eliminate hepatitis C in people with HIV in Scotland, healthcare
providers will need to reach people not on HIV treatment and step up
testing for hepatitis C in people who inject drugs, an analysis of
Scottish surveillance data published in HIV Medicine shows.
Scotland has a high prevalence of hepatitis C among people with HIV,
mainly due to sharing of injecting equipment. As in other European
countries, people with HIV are an important group for focused efforts to
eliminate hepatitis C – micro-elimination – because of the high rates
of HIV diagnosis and engagement in care.
In 2018, the British HIV Association (BHIVA) set the target to cure
hepatitis C in 80% of people with HIV by 2019 and all people with HIV by
However, few studies have looked systematically at
hepatitis C diagnosis and treatment in the entire population of people
with diagnosed HIV, including those not on treatment or disengaged from
care. Disengagement from HIV or hepatitis care and lack of screening are
major obstacles to curing hepatitis C in everyone with HIV.
Allan McLeod and Sharon Hutchinson of Health Protection Scotland,
working with hepatitis and HIV specialists in Scotland, carried out an
investigation of everyone diagnosed with HIV in Scotland to establish
whether they had been tested for hepatitis C, offered treatment or cured
of hepatitis C.
People with HIV were identified through the national HIV surveillance
database to the end of 2017 and matched with available hepatitis C
testing data reported since 2000 in the four major health regions of
Scotland. Five thousand and eighteen people had been diagnosed with HIV
and remained in Scotland.
The study population was 72% male and 76% White. People
who had acquired HIV through injecting drug use made up 11% of the
cohort, gay and bisexual men 45%, and heterosexual men and women 39%.
Over half the study population (56%) lived in the most socially deprived
districts in Scotland.
Twelve per cent had a recorded diagnosis of hepatitis C.
Information on hepatitis C testing history was available for 2939
people living in four regions where testing had been carried out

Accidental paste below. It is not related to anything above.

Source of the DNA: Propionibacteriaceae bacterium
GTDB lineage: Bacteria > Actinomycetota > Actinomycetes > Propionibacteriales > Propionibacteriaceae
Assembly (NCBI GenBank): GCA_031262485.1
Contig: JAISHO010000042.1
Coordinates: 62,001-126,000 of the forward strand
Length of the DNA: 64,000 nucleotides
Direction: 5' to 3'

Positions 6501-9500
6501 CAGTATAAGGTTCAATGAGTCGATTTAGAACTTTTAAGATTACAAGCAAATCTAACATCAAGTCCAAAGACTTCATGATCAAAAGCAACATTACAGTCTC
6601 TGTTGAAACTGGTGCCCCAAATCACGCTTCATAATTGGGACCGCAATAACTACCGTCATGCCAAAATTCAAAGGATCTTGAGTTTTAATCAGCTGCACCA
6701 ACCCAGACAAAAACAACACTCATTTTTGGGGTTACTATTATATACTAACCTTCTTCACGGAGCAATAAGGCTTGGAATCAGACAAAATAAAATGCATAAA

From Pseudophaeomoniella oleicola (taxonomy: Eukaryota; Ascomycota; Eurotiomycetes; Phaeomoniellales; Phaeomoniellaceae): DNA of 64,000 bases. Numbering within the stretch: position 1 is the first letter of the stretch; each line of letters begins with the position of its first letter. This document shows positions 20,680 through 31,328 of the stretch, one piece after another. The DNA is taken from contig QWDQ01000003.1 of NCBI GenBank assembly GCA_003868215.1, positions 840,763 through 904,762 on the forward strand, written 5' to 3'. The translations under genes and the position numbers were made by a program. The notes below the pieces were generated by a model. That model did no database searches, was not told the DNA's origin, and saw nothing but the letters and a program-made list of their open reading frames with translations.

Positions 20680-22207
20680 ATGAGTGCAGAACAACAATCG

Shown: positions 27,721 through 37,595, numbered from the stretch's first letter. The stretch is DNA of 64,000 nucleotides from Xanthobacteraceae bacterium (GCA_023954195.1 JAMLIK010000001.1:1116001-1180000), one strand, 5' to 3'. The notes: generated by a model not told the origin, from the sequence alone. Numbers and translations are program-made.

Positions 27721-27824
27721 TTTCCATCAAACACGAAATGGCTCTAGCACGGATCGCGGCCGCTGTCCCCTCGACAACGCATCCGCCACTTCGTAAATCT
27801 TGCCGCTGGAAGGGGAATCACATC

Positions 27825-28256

systematically since 2000. Twenty per cent had not been tested for
hepatitis C between 2000 and 2017 and people who were not on HIV
treatment were seven times more likely than those on treatment to be
untested for hepatitis C (adjusted odds ratio 7.21 [95% CI 5.15-10.10].
Never testing for hepatitis C was also associated with
HIV diagnosis in a GUM clinic (aOR 3.44, 2.68-4.40), with 'other'
ethnicity (aOR 3.46, 2-10-5.70) and living in the least deprived areas
(aOR 1.83, 1.33-2.52).
Based on these findings, the researchers estimate that 16% of the
full cohort had never been tested for hepatitis C and that approximately
100 people with hepatitis C remained undiagnosed, predominantly people
who inject drugs.
Of those who tested positive for hepatitis C (12% of the study
population), 79% had chronic hepatitis C infection and almost all (91%)
had attended a hepatitis C treatment clinic. Two-thirds had been treated
at least once for hepatitis C and of these, 85% had been cured.
However, one in three had never been treated for hepatitis C.
Again, those not on HIV treatment were more likely not to have been
treated for hepatitis C (aOR 3.60, 1.59-8.15), as were people who inject
drugs (aOR 2.09, 1.04-3.78) and people living in the most deprived
districts (aOR 2.64, 1.04-6.71).
Overall, the researchers estimate that 42% of those with hepatitis C
in the study population had been cured by the end of 2017, far short of
the BHIVA target of 80% cured by 2019.
The study authors emphasise the importance of following BHIVA
guidance to test people with HIV at highest risk of hepatitis C exposure
at least twice a year and to test everyone diagnosed with HIV for
hepatitis C at least once.
To achieve BHIVA's micro-elimination targets, uptake of hepatitis C
treatment needs to be improved, say the authors. Co-location of
hepatitis C treatment clinics within other specialist services such as
drugs services could improve uptake, as could streamlined referral
pathways between HIV services and hepatitis C treatment services.
But the finding that people not being treated for HIV were also much
more likely to be untreated for hepatitis C indicates that people more
likely to be disengaged from HIV care, including the homeless and people
who inject drugs in public places, need to be engaged in care by
services designed to reach them. Healthcare
workers in Glasgow have been engaged in intensive outreach to homeless
people and street drug users to tackle a major outbreak of HIV among
people who inject drugs in the city. Similar approaches tailored to the
local population may be needed in other regions of Scotland.